Metallurgy of Lightweighting
David J. Fisher
Materials Research Foundations Vol. 133
Publication Date 2022, 122 Pages
Print ISBN 978-1-64490-212-7  (release date November 2022)
ePDF ISBN 978-1-64490-213-4
DOI: 10.21741/9781644902134

The existential threat of global warming has triggered the need to reduce the energy consumption of vehicles. This can be achieved by reducing the weight of vehicles; a process known as lightweighting. The book reviews recent progress in this multifaceted discipline and discusses possible future developments. It references 214 original resources with their direct web links for in-depth reading.

Aluminum, Iron, Ductile Iron Castings, Magnesium Alloys, Nano-Composites, Steel, Titanium, Joining Dissimilar Materials, Batteries, Electric Vehicles, Body Torsioning, Castability, Drawability, Elasto-Viscoplastic Model, Electroplasticity, Embrittlement, Eutrophication, Extrudability, Front Crash Structure, Hall-Heroult Electrolysis, Hall-Petch Effect, Hot Extrusion, Hydroforming, Liftgate-Assembly, Lomer–Cottrell Lock, Machinability, Metamodel, Microballoon, Monocoque, Nano-Scale Spinodal, Nugget Debonding, Peening, Portevin–LeChatelier, Powerplant, Powertrain, Recrystallization Texture, Recyclability, Rheocasting, Rivetability, Self-Piercing Riveting, Solutionizing, Stiffness, Strain Hardening, Superplastic Forming, Taylor Polycrystal, Thixomolding, Weldability, Zener Effect, Zener Pinning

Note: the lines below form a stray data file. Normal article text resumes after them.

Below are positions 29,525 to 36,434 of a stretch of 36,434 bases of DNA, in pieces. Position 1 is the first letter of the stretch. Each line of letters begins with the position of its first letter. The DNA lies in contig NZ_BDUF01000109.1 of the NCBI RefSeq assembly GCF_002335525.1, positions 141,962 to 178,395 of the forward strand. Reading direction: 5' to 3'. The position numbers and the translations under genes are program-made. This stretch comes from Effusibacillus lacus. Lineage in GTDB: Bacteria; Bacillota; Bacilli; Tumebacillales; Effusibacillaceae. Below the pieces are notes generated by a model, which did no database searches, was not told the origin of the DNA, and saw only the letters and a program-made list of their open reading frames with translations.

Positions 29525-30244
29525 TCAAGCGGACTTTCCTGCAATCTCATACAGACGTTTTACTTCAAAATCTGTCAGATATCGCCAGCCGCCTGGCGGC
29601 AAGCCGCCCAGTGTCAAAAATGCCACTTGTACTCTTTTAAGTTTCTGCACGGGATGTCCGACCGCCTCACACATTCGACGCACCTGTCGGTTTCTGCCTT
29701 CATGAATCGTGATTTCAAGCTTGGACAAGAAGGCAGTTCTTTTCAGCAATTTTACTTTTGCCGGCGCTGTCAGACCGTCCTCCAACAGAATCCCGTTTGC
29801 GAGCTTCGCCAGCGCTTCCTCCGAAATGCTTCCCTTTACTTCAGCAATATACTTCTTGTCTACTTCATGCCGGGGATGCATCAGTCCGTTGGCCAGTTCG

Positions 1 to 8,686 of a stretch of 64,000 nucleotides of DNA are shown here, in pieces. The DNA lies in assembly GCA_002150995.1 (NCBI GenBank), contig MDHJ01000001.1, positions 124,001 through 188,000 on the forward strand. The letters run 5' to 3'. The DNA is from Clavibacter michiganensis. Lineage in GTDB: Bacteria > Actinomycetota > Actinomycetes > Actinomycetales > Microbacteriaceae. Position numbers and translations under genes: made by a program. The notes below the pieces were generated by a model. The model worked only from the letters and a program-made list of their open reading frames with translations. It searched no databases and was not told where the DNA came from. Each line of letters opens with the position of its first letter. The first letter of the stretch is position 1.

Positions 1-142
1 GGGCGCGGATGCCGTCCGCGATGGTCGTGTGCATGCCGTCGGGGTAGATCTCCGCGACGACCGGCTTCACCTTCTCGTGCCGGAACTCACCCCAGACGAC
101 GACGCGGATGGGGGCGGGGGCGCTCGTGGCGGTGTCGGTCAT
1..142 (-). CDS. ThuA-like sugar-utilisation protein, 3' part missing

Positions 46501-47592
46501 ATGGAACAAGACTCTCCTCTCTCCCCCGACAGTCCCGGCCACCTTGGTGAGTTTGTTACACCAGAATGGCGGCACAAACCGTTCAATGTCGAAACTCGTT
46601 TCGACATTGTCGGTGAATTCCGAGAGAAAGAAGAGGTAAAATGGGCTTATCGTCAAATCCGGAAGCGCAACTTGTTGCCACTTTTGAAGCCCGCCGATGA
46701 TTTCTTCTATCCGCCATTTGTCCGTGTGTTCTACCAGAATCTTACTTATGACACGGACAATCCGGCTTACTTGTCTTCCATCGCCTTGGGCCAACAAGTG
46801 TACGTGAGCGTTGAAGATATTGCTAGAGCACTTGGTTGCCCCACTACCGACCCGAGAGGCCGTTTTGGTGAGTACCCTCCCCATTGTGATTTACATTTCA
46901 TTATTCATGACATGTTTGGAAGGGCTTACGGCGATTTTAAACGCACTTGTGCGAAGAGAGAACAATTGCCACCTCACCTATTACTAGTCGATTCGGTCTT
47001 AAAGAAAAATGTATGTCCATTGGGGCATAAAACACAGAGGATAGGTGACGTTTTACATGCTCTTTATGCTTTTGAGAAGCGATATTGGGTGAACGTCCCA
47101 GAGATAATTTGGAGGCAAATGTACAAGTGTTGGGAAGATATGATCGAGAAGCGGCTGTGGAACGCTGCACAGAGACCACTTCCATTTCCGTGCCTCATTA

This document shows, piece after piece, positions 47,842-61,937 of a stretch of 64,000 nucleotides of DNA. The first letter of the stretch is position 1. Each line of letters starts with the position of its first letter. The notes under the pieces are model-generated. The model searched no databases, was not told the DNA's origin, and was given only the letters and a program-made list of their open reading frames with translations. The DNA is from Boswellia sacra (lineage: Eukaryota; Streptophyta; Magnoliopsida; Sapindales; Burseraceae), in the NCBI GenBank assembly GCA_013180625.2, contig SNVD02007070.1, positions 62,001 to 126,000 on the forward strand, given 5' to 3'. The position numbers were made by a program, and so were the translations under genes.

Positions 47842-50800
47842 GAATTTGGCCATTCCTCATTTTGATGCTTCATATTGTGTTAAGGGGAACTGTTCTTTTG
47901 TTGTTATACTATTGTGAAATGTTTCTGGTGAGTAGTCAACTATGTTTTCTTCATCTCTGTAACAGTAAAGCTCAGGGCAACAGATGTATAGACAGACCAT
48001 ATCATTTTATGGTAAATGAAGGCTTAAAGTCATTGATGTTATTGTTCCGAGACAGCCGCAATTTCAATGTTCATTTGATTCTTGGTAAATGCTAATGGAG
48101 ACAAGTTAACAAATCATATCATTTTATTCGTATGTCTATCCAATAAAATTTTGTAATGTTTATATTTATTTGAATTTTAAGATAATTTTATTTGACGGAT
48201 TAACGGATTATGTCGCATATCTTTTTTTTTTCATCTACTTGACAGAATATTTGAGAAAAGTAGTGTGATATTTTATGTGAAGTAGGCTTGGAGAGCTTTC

Table of Contents
Introduction 1
Aluminium 36
Cast Iron 40
Magnesium 53
Steel 69
Titanium 88
Joining 89
Batteries 100
References 102


Google Preview


About the Author

Dr. Fisher has wide knowledge and experience of the fields of engineering, metallurgy and solid-state physics, beginning with work at Rolls-Royce Aero Engines on turbine-blade research, related to the Concord supersonic passenger-aircraft project, which led to a BSc degree (1971) from the University of Wales. This was followed by theoretical and experimental work on the directional solidification of eutectic alloys having the ultimate aim of developing composite turbine blades. This work led to a doctoral degree (1978) from the Swiss Federal Institute of Technology (Lausanne). He then acted for many years as an editor of various academic journals, in particular Defect and Diffusion Forum. In recent years he has specialized in writing monographs which introduce readers to the most rapidly developing ideas in the fields of engineering, metallurgy and solid-state physics. He is co-author of the widely-cited student textbook, Fundamentals of Solidification, a new (5th fully-revised) edition of which is soon to appear. Google Scholar credits him with 8489 citations and a lifetime h-index of 14.